The growth of wisdom teeth
The third molars
Also known as wisdom teeth, they are the last teeth to appear. Anthropologists have noted that the abrasive diet of men in the beginning of history caused excessive wear on their teeth. The displacement of the worn teeth allowed for the wisdom teeth to grow.
Today, as a result of a more refined diet and orthodontic treatments, our teeth occupy all the available space and leave little room for growth of the third molars. There is only partial growth or inclusion of the wisdom tooth which could eventually cause problems.
What is an impacted tooth?
A tooth becomes impacted when the surrounding space is insufficient because of the presence of gums or the bone from another tooth.
Is this serious?
Impacted teeth can be painful and result in different degrees of infection. The adjacent teeth can sustain damage from gum disease or cavities. More serious problems can occur when the sac surrounding the impacted tooth becomes infected and a cyst develops.
When a cyst develops, it can result in damage to the bone, the teeth and the nerves. In rare cases, if a cyst is not treated, it will transform into a lesion that will require more complex treatment.
Should I have my wisdom teeth extracted even if I have no symptoms?
Some problems associated with wisdom teeth are not visible or painful. As the wisdom teeth grow, the roots lengthen making extraction more difficult and increasing the risk of complications. Moreover, problematic conditions increase with age. It is difficult to accurately predict whether wisdom teeth will become a problem, but when they do, conditions are more likely to become symptomatic and are sometimes harder to treat. It is estimated that approximately 90% of wisdom teeth will eventually require extraction.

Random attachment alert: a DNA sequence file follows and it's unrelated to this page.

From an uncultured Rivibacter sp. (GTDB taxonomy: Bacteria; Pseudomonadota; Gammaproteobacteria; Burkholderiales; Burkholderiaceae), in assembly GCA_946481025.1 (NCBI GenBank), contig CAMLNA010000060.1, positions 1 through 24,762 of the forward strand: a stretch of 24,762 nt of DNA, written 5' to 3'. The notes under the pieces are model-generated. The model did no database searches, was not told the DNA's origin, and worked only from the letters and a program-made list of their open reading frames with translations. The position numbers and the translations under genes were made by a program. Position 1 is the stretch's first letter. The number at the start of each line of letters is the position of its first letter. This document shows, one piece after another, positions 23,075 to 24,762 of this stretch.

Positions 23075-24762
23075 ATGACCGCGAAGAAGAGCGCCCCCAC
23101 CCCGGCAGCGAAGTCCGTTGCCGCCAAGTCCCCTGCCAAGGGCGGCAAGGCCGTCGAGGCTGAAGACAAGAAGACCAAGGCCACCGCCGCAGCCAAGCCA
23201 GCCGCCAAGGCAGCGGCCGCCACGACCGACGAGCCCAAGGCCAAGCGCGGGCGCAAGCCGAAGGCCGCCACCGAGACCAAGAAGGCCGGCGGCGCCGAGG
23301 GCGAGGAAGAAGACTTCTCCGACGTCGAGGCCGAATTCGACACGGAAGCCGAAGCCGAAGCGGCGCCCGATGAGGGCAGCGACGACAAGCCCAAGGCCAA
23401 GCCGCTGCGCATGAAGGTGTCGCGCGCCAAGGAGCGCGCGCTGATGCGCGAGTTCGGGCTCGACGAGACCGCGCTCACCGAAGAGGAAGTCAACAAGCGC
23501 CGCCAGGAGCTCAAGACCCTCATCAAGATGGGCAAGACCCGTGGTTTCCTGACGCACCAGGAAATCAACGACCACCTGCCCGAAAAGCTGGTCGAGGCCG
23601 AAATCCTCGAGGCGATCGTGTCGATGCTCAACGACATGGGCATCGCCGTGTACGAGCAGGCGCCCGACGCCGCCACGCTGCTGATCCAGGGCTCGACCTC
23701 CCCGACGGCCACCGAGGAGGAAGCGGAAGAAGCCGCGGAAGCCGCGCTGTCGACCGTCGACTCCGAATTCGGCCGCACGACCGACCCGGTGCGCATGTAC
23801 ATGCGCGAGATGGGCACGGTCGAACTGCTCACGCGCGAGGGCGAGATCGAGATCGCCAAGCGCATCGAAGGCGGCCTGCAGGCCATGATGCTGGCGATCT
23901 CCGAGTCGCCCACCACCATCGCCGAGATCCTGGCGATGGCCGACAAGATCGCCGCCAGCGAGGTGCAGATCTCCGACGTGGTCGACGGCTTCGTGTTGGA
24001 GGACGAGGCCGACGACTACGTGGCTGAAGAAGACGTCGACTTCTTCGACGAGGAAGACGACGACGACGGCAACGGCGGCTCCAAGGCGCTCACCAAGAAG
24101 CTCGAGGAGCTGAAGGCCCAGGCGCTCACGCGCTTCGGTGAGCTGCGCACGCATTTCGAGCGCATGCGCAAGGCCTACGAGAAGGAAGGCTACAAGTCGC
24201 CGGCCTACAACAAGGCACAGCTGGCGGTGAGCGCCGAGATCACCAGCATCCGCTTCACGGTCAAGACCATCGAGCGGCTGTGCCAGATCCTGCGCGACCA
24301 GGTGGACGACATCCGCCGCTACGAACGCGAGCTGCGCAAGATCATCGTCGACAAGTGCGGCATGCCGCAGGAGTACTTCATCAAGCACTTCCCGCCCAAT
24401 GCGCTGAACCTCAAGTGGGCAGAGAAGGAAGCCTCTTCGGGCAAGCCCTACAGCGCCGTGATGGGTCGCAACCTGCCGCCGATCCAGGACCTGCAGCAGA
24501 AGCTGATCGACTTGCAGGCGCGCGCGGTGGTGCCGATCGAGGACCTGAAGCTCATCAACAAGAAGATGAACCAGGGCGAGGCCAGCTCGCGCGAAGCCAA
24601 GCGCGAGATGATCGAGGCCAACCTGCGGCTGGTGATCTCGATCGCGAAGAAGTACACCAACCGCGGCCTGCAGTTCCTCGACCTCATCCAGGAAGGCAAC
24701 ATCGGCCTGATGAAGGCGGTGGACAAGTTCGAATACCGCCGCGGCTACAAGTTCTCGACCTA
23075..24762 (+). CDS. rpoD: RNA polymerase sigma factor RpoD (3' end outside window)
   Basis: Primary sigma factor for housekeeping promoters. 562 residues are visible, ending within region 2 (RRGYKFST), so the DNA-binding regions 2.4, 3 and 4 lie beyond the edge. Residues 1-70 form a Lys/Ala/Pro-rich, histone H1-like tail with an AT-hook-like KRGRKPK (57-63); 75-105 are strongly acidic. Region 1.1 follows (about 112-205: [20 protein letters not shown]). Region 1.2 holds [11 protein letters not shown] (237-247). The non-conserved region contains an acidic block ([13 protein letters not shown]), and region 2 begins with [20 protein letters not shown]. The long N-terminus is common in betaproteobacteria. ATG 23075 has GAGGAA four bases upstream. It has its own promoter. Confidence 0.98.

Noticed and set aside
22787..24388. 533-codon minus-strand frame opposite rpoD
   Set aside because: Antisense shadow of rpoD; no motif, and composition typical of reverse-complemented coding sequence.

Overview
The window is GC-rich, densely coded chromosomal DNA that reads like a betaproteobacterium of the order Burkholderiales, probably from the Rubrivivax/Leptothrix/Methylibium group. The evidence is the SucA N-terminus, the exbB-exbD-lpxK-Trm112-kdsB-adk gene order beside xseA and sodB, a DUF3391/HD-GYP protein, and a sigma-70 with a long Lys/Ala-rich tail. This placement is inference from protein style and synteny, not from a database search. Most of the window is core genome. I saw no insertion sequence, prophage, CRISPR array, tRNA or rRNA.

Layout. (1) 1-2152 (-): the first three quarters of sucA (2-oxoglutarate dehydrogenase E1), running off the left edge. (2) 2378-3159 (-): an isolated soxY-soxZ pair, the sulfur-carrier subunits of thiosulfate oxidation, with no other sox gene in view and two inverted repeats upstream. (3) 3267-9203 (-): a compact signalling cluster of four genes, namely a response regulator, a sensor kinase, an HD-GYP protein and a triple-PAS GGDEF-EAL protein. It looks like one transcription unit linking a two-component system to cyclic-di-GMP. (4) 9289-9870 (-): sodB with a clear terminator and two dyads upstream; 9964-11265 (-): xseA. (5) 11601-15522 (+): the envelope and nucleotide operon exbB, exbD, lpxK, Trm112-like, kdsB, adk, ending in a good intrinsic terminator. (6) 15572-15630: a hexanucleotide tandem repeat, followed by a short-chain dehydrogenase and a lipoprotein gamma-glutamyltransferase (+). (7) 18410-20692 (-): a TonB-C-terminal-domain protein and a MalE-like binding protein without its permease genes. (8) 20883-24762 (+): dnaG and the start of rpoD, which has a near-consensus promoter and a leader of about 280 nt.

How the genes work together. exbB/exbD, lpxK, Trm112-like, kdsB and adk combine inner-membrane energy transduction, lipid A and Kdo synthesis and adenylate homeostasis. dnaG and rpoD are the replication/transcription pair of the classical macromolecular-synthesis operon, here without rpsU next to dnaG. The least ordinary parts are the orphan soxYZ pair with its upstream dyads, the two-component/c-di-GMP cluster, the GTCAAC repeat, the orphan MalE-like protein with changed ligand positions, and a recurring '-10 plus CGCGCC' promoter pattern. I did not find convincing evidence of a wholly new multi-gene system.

When is the best time to extract the teeth?
Extraction of the third molars is generally easier in young patients because they are not fully formed and the bone around the teeth is more pliable. In addition, there is less risk of damaging surrounding structures such as the nerves, the maxillary sinus and adjacent teeth. Extractions can be more complex at a later age. Root development may involve the nerve that gives feeling to the chin and lip. The jaw is denser and the extraction is more complex.
Waiting until your teeth are causing you discomfort is not recommended. In general, healing is faster and convalescence is simpler when extractions are performed at a younger age. Studies show that wisdom teeth should be removed at a young age. This will prevent both dental and gum problems.
Research shows that older patients run a greater risk of developing periodontal (gum) disease around the wisdom teeth areas. Periodontal disease can lead to general health problems.
What happens during the operation?
Your oral surgeon will discuss your case with you during your appointment. He will review your medical history, medications and allergies. He will examine you, review your x-rays and explain why the extractions are necessary or unnecessary. The risks and benefits will also be discussed. After this, a surgery date will be chosen based on your needs and convalescence.
What happens AFTER the operation?
After the operation, you will need to convalesce. There may be swelling and discomfort. Applying cold compresses will reduce swelling. You will be given a prescription for pain relievers and antibiotics. We recommend a soft diet in the days following the surgery and you will gradually be able to chew solid food.